A proverbial bombshell was dropped last night when Patrick Gramm of DigitalCorvettes.com posted news about GM halting Corvette ZR1 production. Patrick was told by a source that ZR1 production was to be halted and the model may have been cancelled despite no known issues that would warrant a production stop.
The story was given credence with Corvette Conti’s post about Corvette ZR1 orders with production dates suddenly disappearing from the system. Corvette orders are assigned a Target Production Week (TPW) and when those TPWs start disappearing, people get nervous.
We confirmed the order process with Kerbeck Corvette’s Sales Manager Dave Salvatore who told us that not seeing a TPW is completely normal, especially on early production cars. Dave says they did the same thing to the Corvette Z06s when they came out. “They do this so as not to get people mad or nervous if there’s a delay during the early production.”
Fact is, production has been halted on the Corvette ZR1 as well as the other three models this week as GM idled the Bowling Green Assembly plant to allow for a bit of constriction in supply. Salvatore says that he is hearing that once the plant’s operations resumes next week, Corvette ZR1 production will be doubled to make up for the loss numbers during the shutdown.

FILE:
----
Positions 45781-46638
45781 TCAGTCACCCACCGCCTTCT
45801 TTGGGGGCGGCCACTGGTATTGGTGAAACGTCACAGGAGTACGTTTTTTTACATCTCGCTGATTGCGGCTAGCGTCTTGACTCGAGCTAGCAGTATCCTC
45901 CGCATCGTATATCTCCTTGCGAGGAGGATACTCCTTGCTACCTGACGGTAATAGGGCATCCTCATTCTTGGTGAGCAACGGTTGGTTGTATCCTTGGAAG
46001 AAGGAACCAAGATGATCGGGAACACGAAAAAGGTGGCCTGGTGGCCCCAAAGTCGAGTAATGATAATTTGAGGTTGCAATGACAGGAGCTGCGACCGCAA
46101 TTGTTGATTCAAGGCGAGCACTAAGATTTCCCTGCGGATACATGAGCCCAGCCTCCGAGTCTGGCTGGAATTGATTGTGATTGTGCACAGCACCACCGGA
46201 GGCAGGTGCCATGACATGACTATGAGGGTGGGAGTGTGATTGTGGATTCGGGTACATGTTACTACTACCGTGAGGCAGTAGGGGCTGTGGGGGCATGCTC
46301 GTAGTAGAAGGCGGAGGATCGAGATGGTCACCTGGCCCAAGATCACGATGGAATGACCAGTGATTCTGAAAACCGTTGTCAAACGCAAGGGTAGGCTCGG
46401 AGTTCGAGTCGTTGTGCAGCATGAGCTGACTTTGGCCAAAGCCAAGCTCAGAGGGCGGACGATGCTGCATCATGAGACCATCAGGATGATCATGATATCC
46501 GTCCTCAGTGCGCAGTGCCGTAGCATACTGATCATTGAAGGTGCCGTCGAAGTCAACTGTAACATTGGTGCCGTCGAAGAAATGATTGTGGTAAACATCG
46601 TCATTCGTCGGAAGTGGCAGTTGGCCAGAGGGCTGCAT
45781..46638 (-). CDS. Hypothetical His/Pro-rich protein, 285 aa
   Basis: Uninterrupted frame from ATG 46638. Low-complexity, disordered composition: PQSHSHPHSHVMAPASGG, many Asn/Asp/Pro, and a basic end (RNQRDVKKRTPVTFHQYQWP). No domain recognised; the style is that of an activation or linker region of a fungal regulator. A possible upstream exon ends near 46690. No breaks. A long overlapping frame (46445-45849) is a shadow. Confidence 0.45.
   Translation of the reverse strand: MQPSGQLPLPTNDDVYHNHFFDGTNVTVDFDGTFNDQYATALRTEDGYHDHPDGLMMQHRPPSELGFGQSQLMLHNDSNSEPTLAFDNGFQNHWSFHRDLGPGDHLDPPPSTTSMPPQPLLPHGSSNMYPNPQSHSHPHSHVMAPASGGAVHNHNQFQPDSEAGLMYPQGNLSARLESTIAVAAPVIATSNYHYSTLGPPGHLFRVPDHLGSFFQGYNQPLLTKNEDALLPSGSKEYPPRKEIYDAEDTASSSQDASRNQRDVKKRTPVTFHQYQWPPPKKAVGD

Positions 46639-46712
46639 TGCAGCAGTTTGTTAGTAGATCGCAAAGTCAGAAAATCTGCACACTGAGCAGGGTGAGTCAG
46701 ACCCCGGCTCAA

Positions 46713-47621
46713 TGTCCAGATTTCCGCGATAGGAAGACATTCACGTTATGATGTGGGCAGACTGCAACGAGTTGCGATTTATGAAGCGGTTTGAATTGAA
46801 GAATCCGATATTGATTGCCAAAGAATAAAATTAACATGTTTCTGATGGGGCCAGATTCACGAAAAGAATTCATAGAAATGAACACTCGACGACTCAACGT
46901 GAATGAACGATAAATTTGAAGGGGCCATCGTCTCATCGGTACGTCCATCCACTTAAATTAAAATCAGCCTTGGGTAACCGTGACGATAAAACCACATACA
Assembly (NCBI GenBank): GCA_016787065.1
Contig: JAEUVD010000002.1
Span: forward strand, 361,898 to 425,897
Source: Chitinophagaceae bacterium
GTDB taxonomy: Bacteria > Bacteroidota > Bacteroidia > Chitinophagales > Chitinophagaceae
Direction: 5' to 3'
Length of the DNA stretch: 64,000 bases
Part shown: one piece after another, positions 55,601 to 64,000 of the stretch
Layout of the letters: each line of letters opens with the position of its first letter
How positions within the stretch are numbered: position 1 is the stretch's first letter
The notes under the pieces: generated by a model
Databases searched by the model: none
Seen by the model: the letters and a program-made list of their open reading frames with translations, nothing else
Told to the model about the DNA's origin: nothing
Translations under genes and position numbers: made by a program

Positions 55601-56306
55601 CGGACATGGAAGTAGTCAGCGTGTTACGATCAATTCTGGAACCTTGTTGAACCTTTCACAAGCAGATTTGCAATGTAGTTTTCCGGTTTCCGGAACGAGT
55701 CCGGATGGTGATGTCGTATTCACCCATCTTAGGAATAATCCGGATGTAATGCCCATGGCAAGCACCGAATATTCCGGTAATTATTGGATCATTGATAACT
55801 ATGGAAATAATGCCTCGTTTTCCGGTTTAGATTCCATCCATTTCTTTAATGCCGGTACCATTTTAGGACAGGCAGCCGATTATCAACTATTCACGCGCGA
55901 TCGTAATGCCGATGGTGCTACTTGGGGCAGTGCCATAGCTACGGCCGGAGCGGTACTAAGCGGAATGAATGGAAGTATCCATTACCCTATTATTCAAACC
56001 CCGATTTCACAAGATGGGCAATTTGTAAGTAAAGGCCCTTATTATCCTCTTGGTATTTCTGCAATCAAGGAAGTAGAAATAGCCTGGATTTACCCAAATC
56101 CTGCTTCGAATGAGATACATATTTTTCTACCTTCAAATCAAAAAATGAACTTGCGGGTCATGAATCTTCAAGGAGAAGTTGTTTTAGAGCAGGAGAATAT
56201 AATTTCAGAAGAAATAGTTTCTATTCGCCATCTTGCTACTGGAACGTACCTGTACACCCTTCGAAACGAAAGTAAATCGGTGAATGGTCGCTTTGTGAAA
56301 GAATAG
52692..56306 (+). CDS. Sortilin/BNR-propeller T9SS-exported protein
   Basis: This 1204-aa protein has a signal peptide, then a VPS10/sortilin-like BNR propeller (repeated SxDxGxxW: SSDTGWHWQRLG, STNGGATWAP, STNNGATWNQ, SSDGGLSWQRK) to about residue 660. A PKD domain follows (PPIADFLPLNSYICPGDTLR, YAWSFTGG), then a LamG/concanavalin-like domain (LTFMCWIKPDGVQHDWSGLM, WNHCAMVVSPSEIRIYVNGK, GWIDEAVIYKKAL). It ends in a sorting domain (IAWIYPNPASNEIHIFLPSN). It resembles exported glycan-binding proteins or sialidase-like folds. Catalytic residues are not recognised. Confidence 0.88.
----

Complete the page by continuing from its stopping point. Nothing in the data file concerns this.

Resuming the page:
Finally, Autoblog weighed in, pulled out the rolodex and called GM’s Terry Rhadigan, Global Communications Director for Chevrolet, who responded with a terse statement designed to put this rumor to bed: “Not True”.
Going back to the Digital Corvettes post, there are several members with “sources” within the Corvette program that have provided reliable information over the last few years when it comes to Corvettes in general and the ZR1 specifically. They are saying that this rumor is not true and not what they are hearing. One of the members said the following:
The huge amounts of money that were spent on the ZR1 were for R&D. In other words, most of the money was spent before the car even went into production. That money is spent and gone…it’s never coming back. Killing the ZR1 at this point won’t get that money back and wouldnâ€™t really save that much money in the grand scheme of things. There might even be penalties to pay to suppliers for cancelling the parts contracts. Even if you do cancel the contracts, how much are you really saving by not paying for the parts for a 2000-3000 unit/year vehicle program? Again, not that much in the grand scheme. It makes more sense to keep building this super-limited run vehicle and get all the money out of it you can. They will sell every one they build.
We count Patrick of DC as one of our online friends and his information is usually reliable. But I feel for the guy who may have led him astray on this if that’s the case. Patrick followed up with a comment in the thread that mentioned “balls” and “chopping block” so we’ll see where this story goes.